The Security Association for the Maritime Industry (SAMI) has announced the independent assessor which will manage the accreditation process for its member companies.
Speaking to Lloyd’s List, SAMI said accreditations would begin in early November, using the experienced security assessment company NSI as the independent means of verification. The process is expected to take between four to six months, depending upon the size of the company.
“Insurers want to see a track record and that is a very healthy way of looking at things,” said SAMI founder Peter Cook. “We need to prove ourselves and I have spoken to a number of people in the Lloyd’s market and have had a great deal of encouragement but the message is clear that they are waiting to see what we can do and we welcome the scrutiny. I would expect that within a year our status will be established. SAMI wants to blow away the smoke and mirrors and focus on transparency, integrity and clarity. It really is a simple mechanical process.”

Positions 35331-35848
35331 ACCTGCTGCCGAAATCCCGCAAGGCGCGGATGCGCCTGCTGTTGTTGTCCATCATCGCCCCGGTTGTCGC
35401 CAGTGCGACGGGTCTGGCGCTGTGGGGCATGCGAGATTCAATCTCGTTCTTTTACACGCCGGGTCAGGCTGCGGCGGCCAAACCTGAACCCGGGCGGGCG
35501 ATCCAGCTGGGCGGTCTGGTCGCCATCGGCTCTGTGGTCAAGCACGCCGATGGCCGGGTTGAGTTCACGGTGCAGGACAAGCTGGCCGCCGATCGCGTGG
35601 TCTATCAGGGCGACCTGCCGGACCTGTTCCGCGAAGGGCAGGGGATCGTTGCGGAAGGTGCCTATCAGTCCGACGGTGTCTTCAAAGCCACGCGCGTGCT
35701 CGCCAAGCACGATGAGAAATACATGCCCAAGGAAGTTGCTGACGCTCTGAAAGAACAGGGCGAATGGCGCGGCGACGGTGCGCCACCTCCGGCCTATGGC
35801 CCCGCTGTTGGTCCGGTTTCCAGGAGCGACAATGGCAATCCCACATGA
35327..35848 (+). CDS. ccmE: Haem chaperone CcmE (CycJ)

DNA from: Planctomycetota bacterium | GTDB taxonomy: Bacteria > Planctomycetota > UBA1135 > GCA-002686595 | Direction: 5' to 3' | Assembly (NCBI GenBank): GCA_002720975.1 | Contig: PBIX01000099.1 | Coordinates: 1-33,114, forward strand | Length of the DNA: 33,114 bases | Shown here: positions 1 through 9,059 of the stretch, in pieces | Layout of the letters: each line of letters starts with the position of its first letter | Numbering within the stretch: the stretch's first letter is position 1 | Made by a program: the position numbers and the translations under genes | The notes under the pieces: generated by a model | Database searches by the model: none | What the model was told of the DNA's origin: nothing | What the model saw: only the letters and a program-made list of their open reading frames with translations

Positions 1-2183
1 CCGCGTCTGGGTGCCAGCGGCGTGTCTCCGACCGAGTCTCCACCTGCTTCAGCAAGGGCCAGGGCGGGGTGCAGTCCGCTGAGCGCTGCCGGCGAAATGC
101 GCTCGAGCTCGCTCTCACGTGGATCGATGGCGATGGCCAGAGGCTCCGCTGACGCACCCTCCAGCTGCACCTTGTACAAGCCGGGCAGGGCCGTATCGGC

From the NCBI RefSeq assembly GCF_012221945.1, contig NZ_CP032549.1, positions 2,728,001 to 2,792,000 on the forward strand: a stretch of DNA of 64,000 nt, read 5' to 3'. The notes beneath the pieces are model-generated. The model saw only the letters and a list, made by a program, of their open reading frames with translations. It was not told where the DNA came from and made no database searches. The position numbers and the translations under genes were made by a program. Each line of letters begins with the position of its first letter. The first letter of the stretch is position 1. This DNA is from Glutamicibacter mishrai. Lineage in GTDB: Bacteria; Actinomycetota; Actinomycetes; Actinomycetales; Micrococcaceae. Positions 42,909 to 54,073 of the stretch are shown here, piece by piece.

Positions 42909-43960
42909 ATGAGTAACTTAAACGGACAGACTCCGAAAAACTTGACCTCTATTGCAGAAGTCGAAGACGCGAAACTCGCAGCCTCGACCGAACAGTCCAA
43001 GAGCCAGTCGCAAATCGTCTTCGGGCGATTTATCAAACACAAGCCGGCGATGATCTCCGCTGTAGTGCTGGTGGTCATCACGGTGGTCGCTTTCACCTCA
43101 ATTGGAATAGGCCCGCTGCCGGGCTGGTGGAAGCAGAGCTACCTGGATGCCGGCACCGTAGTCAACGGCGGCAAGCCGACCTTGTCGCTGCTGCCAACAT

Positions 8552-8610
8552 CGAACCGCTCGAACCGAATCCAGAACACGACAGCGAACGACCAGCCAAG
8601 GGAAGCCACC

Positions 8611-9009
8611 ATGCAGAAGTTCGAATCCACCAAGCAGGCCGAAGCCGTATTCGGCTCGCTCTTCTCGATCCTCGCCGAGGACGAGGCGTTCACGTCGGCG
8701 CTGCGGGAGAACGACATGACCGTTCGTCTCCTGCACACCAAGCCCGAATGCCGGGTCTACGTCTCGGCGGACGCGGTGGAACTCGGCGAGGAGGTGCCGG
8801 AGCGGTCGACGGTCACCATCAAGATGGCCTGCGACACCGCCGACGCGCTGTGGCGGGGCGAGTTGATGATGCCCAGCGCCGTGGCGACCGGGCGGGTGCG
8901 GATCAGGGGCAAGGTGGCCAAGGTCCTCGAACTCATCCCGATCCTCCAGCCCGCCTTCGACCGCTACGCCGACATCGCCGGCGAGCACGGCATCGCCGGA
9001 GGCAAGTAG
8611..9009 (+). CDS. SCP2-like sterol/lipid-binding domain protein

SAMI said its accreditation programme has been developed in line with the International Maritime Organization’s (IMO) revised Maritime Safety Committee circular 1405 and upholds circulars 1406 and 1408, as well as additional industry best practices.
According to Mr Cook the programme has three distinct stages: due diligence of the company’s commercial standing, practices and supporting documentation; an office verification of the administrative, logistical and operational procedures to ensure that maritime security operations are conducted to a professional standard; and finally checks of deployed teams to ensure that company procedures are being followed.
NSI chief executive Jeff Little said: “We are delighted to work with Sami, it will be a demanding remit, often working within a fast paced, challenging global environment. Our mission at NSI will be to uphold the independence and credibility of the SAMI standard.”